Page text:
As a kid he fantasised about the work of the creative people after watching ‘Dream Merchants’. Today, he firmly believes that with clients finally giving space to creative experiments, advertising has become fun once againNeha Saraiya | Delhi | January 23, 2012
It’s a strange that a majority of people aspiring to make it big in advertising is either charmed by its glamorous setup or wants to break free from their mundane life. The logic of Vishal Sagar, Senior Copywriter, Cheil India, is no different. “I came to advertising running to run away from the 9 to 5 crowd,” he says.
After completing his Bachelor of Engineering in electronics and communication from Institute of Engineering and Technology, University of Rajasthan, the obvious choice for Sagar was to take up a job as an engineer. But he joined an events company in Jaipur for a brief period. And before he could even learn the tricks of the business, he floated his own event agency. “It was here that I realised that I want to do something more creative in life,” he explains.
The, following his inner call, Sagar shifted his base to Delhi for a formal education in advertising and pursued a PG Diploma in Advertising & PR from Sri Aurobindo Institute of Mass Communication.
Contrary to the popular belief that it’s easy to follow leaders, when it comes to following your heart things seem otherwise. Sagar had an altogether different experience. Luck was on his side, as soon after completing his Advertising & PR course, he was placed as a trainee at Saatchi & Saatchi. The break not only saved him from knocking on the doors of several agencies for work but also proved to be a learning curve for him. Recalling his first experience at an agency, he reminisces, “It was a dream start under the supervision of some of the best brains in the industry. The legendary Nandu Narsimhan and the likes of Shiva Kumar, Vijay Simha, Jayant Mathew and Rajesh Gola had so much to teach that every day turned out to be a great learning experience.”
Sagar had five months of rigorous training at the agency. He had honed his skills and learnt the finer nuances of advertising. And, he was asked to handle the creative mandate of Sony Ericsson.
But all good things come to an end, and his romance with Saatchi & Saatchi ended thereafter. He moved to Bates 141 that was poised to return to its golden days around that time. “The place was coming alive with fresh blood. The team clicked well and proved invincible as a unit, winning 10 pitches back to back in less than a year,” he recalls.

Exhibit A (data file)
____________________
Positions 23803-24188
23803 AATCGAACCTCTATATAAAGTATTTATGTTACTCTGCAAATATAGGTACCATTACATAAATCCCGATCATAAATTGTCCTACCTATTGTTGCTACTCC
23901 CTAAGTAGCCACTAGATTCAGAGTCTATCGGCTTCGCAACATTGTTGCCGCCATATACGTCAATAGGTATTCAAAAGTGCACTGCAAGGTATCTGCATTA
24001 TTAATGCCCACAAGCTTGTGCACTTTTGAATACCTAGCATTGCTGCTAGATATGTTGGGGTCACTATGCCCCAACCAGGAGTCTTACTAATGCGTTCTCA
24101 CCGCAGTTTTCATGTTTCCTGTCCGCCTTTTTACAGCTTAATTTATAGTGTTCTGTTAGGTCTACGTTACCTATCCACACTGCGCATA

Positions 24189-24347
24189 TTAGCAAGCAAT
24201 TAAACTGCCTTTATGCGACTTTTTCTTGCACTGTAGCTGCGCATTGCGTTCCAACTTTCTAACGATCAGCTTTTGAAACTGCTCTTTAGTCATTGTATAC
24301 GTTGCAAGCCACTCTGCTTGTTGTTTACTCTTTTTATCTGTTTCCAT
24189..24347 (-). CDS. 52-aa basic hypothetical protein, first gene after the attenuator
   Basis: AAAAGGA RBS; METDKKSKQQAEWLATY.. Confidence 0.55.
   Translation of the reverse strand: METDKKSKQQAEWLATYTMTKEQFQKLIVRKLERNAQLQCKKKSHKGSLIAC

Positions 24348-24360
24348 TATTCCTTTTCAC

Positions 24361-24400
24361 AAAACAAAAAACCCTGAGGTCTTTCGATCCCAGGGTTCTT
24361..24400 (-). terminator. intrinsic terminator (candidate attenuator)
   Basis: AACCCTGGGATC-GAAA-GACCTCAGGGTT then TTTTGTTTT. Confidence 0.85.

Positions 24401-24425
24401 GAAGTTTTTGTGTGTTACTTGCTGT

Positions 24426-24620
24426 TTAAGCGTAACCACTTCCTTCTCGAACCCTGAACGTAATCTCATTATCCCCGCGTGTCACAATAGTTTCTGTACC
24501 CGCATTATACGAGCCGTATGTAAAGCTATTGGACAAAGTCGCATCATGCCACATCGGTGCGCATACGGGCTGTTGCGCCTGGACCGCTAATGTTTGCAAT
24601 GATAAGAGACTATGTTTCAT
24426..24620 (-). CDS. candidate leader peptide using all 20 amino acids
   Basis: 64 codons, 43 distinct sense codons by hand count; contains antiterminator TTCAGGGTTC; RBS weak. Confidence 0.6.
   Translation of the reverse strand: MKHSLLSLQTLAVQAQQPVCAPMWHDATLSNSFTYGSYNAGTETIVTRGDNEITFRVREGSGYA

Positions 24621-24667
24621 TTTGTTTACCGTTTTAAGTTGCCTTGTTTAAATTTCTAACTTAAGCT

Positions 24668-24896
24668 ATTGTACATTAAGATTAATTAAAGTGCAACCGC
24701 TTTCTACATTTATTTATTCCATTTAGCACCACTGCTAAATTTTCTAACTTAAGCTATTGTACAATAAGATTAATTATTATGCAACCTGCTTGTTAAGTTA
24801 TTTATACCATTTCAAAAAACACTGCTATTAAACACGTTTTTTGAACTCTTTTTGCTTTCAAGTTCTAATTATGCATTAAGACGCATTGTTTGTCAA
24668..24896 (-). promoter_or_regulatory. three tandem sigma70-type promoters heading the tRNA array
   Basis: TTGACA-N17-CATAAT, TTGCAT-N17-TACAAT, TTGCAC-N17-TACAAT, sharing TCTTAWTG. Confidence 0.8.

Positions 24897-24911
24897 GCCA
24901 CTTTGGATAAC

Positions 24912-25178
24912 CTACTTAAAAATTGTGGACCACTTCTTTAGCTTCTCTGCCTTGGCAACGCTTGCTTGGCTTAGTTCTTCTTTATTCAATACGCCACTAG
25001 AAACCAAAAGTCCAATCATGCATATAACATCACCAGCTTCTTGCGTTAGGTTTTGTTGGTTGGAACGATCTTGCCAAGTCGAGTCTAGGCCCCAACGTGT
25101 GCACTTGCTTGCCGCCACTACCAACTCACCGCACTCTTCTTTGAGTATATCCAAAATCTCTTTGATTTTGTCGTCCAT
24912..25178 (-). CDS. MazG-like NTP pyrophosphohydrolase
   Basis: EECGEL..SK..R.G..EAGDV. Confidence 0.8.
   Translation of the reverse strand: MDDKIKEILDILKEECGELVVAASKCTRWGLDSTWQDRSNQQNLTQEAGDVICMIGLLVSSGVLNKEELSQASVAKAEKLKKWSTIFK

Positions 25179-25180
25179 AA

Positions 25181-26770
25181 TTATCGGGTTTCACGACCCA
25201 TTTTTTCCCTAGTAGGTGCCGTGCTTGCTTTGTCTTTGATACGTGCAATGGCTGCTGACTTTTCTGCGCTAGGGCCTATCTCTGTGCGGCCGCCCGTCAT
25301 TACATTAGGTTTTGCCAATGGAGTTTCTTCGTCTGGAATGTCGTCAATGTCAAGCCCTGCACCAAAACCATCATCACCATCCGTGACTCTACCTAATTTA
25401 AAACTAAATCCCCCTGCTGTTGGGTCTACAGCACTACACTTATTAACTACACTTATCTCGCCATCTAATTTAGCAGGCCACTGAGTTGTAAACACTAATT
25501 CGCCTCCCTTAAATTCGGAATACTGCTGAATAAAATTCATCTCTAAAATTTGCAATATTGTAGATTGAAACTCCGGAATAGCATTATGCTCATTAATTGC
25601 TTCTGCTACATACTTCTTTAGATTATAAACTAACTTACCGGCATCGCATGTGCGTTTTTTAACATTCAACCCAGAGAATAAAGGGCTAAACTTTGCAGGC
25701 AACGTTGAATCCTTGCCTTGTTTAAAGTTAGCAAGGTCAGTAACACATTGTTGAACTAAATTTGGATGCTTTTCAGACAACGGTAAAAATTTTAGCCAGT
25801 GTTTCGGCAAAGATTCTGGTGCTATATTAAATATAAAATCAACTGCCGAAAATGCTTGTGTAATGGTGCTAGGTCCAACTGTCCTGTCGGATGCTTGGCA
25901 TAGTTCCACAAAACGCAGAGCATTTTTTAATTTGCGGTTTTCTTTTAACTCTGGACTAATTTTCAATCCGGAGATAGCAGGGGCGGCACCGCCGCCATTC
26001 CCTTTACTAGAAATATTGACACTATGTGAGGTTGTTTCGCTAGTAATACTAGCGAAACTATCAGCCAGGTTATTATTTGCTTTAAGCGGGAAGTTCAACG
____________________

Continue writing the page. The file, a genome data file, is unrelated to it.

The good part was that during his tenure at the two agencies, Saatchi &Saatchi and Bates 141, Sagar got a chance to brush his hands on multiple brands. This included clients like Mother Dairy, Videocon, MTS, Rosebys, Sony Ericsson, Magic Moments, Zen Mobile, Monte Carlo, Center for Sight, Wyn Medicare and Netambit.
It is this never-ending quest for challenges and exposure that took him to Cheil India that primarily caters to the creative solutions for a single giant brand,Samsung.
Having being inspired by two creative hot shots of advertising in his life, David Droga and the late Nandu Narsimhan, Sagar is a firm believer in simple ideas. “I think great advertising is a simple solution to a problem,” he says. He lists two examples wherein an uncomplicated idea was turned into great advertising. “Imperial Blue’s ‘Men will be Men’ campaign and Volkswagen’s ‘fun theory’ are great concepts that caught the imagination of common people in the real world.”
Advertising today has moved away from benchmarks, and every day the creative people come across something that pushes advertising to a whole new level, believes Sagar. “Sometimes the idea is too simple and sometimes the execution leaves you breathless,” he says. And his work stands testimony to this and throws light on how he has been pushing his limits every single time. Like for Zen Mobile’s 3D phone campaign, Sagar and his team came up with an innovative poster through a French technique that converted traditional 2D poster into 3D. “It took us a lot of time to understand and master the technique. We faced a lot of difficulties at various levels. But it was great fun, discovering something new every now and then. Finally, after a lot of science and art, we completed it and presented it to the client. He loved it the moment he saw it. That was a reward for all the time and hard work we put in.”
Even after spending three years in advertising, for Sagar it is not the awards that motivate him but the recognition of his work. "I would like to continue working with great minds, continue learning and do campaigns that transcend the boundaries of time and space. For me, a kid humming my jingle or strangers talking about my ad matters more than anything else. And I want my life to be full of such beautiful instances,” Sagar says in parting.